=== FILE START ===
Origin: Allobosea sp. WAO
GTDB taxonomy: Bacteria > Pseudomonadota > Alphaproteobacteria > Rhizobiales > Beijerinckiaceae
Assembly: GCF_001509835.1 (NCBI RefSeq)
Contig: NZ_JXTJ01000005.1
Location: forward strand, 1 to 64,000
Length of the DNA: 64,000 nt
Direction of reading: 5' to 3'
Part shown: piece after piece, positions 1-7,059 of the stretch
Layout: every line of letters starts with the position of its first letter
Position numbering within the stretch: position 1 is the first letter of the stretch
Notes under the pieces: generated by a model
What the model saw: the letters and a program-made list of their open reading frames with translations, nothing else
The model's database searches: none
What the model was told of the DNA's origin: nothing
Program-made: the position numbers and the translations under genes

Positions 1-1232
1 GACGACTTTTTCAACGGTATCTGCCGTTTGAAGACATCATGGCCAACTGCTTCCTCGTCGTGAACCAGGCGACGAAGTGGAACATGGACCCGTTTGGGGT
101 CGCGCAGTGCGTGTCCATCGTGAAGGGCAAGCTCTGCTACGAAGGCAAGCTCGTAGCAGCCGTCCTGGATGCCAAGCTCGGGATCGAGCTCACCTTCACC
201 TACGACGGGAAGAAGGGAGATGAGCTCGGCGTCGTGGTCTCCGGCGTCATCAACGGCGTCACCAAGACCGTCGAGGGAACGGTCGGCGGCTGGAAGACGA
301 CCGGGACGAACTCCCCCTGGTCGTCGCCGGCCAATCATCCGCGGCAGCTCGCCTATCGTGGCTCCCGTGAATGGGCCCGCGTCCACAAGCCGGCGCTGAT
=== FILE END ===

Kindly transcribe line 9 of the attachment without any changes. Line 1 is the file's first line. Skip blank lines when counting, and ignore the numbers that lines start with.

Layout: every line of letters starts with the position of its first letter